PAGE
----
Infill and sustainable settlements

The Kgatleng Land Board’s two page insert, made on behalf of the Oodi Sub Land Board, which was included in Mmegi’s issue of 23rd January provides yet another insight into the land situation in key settlements adjacent to Gaborone.

 The insert was, in several ways, remarkable. It listed the names of no less than 474 people who had applied before 2008 for ‘residential infills,’ who were invited to attend a meeting at the end of the month to enable them to show Land Board officials the infills for which they had applied. A quick glance at the list of applicants indicates that a large number, probably the majority, are from Oodi.  So far so good. But questions immediately arise.  Why the cut off date of 2008 and why now, and not much earlier? Infill areas are the left over bits and pieces of land which have been previously ignored by earlier applicants, because they were inaccessible, too rocky, located in areas of seloko or liable to flooding or even rock fall. Surprisingly those nearly 500 people had managed to identify such pockets in the small, largely rocky area which represented the historic core of the village.  Wandering around the village today is enough to show how people have already contrived to squeeze themselves into odd little corners, with unusually shaped plots, amidst rock, on top  of rock, and adjacent to flood streams. The assumption must be that in this relatively small area there are still nearly 500 such plots waiting to be allocated or that dozens of people are applying for the same pocket. We have been asked by recent visitors in the last week if we would support their application for a plot in the approach area for our plot. They said that they were listed amongst the 474 applicants even though we had not previously seen them or supported their application. The area in question could probably provide someone with a small, irregularly shaped plot but it does allow access to four separate plots even before a fifth is added. In addition, however, the seemingly unutilised space provides a traditional patlelo for everyone living in that ward, and area. Do Land Boards today take account of such needs or, experiencing severe pressure, do they cave in and ensure that in future people living in places such as Oodi will need to seek permission, as in Gaborone, to pitch funeral tents in and across roads, thus closing them to traffic, because areas that had previously been available for such needs had been allocated for residential plots.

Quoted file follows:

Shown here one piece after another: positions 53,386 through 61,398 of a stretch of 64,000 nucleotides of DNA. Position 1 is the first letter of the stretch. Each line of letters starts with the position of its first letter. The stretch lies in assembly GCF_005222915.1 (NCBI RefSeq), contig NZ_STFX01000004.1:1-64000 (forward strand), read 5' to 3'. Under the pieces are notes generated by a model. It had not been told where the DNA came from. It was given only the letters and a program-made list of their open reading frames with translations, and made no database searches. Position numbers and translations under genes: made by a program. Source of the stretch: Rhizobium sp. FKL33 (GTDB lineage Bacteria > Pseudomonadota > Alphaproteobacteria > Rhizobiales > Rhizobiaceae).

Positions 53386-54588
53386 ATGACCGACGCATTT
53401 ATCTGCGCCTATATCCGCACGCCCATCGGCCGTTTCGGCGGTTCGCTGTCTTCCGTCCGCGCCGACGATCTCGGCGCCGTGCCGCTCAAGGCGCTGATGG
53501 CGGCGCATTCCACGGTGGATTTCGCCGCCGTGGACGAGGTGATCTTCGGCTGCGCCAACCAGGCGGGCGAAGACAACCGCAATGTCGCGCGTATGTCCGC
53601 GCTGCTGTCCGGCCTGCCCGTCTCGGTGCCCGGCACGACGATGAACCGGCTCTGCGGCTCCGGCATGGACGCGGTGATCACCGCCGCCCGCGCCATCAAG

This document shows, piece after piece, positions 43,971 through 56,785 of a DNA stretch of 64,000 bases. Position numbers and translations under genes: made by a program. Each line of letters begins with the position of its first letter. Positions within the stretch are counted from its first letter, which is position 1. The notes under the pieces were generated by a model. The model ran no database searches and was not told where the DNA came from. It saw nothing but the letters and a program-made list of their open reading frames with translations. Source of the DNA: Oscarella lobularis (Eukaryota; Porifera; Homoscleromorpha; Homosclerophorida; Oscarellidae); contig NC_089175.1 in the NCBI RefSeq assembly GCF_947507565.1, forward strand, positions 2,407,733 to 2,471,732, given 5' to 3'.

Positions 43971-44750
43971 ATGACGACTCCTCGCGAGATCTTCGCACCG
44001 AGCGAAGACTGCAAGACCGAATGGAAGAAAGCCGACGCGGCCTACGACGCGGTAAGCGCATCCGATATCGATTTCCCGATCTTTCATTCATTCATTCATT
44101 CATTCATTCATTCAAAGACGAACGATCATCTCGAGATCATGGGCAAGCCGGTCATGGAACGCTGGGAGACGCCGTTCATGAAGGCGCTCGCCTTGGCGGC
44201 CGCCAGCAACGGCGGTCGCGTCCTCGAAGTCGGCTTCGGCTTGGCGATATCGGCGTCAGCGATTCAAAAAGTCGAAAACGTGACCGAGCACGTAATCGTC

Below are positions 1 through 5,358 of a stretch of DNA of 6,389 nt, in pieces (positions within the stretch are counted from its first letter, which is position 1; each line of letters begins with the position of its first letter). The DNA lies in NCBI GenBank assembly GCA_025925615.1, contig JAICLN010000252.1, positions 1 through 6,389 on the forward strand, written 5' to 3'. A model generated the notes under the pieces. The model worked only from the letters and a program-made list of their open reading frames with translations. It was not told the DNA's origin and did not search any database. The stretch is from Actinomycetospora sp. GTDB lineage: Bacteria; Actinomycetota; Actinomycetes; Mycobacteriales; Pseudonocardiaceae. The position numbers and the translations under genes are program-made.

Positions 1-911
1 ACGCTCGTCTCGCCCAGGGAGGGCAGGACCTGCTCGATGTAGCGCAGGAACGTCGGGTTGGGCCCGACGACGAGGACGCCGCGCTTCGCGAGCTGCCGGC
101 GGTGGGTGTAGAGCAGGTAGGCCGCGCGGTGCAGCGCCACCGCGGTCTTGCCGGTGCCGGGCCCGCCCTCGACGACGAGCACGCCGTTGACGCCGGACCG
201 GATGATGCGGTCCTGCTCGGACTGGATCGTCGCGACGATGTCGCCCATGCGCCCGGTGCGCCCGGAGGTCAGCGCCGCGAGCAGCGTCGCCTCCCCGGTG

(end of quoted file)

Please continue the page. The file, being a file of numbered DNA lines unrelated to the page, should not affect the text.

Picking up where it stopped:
The insert, however, was a revelation to me, but for another, very different reason, as I suspect, it must be for you.  At its tail end appeared the Kgatleng Land Board’s logo and its  presumably routine statement:- ‘Vision: Sustainable Human Settlements. Mission: Management of Land and Delivery of Housing for Socio-Economic Development.’

Editor's Comment
Bravo police for prompt action

It is also hurting that whilst we all know that the Botswana Police Service (BPS) is charged functionally with the duties to investigate all forms of crime, some locals have resorted to taking the law into their own hands. It is very wrong to do that. There is also a possibility that one may wrongfully take the life of a person in the process, unless it is a justifiable case of self-defence. Recently, in the city of Francistown, some locals found...

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